In 2002, Ravinesh Ram, a Fijian sugar cane worker, suffered burns to 30% of his body after lighting a cigarette in a highly combustive cane field. His neck was fused to his chest and he lost use of both hands. In 2004, Ravi was brought to Australia and operated on by Melbourne Plastic Surgeon John Crock, who had become aware of his plight after volunteer work with Interplast Australia in the Northern reaches of Fiji between 2003 and 2008. Subsequently, Ravi regained use of his hands, and movement of his neck and head.



Stories like Ravi’s are what inspired John to start Aussie Health Abroad in 2008. Not only did he see the need for first class direct medical care, but more importantly he saw the need to develop a sustainable approach to training local surgeons to treat cases like Raja’s that arise in their own backyard. Aussie Health Abroad was previously known as Vakabauta Australia (meaning “Faith”) and was officially recognised by AusAID late in 2008. Now Aussie Health Abroad is in the process of applying for full DGR Status and Tax Deductability. Currently donations from companies who partner with AHA and use their support as an advertising tool are fully tax deductible.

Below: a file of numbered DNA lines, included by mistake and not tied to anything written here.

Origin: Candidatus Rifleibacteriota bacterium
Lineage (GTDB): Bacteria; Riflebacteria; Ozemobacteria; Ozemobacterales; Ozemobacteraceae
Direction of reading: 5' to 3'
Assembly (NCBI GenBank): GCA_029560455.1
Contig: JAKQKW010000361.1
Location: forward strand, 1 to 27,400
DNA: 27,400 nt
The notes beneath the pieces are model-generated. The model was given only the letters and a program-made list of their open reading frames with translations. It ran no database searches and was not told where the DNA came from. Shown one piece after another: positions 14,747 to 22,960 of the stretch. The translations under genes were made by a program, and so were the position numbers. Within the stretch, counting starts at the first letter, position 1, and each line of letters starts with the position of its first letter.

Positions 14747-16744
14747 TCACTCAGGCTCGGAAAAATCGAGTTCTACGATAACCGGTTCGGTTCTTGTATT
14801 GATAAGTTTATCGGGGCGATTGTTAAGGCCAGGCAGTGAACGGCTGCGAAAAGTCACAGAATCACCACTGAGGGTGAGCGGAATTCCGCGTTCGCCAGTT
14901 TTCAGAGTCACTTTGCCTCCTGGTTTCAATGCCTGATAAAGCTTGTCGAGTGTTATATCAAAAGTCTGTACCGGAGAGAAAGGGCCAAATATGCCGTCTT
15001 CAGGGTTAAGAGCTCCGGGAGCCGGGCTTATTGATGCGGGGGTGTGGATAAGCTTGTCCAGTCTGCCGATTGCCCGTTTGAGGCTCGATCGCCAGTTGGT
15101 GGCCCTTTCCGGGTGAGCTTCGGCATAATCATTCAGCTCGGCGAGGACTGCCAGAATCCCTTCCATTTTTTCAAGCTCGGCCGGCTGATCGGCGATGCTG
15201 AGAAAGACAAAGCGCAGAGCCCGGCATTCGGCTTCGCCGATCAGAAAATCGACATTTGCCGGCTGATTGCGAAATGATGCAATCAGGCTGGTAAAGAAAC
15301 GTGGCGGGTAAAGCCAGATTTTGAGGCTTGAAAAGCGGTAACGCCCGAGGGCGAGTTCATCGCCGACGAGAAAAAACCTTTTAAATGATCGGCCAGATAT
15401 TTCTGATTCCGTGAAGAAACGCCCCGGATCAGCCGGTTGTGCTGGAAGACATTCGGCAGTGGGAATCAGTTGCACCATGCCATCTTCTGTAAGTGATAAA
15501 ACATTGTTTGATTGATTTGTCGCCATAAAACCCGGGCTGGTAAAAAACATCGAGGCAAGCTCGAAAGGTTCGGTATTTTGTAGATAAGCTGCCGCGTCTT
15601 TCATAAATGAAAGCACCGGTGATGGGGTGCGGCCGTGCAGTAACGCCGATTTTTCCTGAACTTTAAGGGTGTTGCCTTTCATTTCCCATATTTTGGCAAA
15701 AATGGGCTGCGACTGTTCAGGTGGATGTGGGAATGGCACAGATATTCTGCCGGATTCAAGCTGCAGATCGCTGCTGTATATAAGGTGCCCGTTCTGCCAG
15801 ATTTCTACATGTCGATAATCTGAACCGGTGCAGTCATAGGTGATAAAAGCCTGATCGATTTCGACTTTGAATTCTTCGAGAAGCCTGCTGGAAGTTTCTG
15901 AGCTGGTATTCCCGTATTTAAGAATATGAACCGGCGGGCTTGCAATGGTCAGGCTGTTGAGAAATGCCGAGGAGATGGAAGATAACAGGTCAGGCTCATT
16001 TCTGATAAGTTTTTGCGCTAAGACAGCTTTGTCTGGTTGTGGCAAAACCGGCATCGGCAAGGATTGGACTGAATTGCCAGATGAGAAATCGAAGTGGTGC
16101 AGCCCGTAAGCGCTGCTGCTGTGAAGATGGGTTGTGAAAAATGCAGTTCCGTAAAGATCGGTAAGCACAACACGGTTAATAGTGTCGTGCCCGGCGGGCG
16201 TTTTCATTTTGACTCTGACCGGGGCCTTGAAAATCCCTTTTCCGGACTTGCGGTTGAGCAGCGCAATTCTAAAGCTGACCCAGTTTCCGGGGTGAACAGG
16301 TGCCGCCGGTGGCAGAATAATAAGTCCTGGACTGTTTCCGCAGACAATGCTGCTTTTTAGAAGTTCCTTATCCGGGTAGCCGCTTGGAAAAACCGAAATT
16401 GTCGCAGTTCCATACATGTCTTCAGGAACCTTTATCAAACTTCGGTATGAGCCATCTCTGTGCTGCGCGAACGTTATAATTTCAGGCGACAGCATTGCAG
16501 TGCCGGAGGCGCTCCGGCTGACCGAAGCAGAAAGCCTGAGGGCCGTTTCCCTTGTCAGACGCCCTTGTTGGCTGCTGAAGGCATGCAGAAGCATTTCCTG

While direct medical care forms part of the vision, it is the goal of AHA to provide training that will teach doctors in underprivileged regions of the world how to handle cases that they previously didn’t have to the expertise to meet. Through conferences, one on one teaching and specific mentoring it is our aim to increase the skill level of medical professionals to meet the medical challenges that currently go untreated.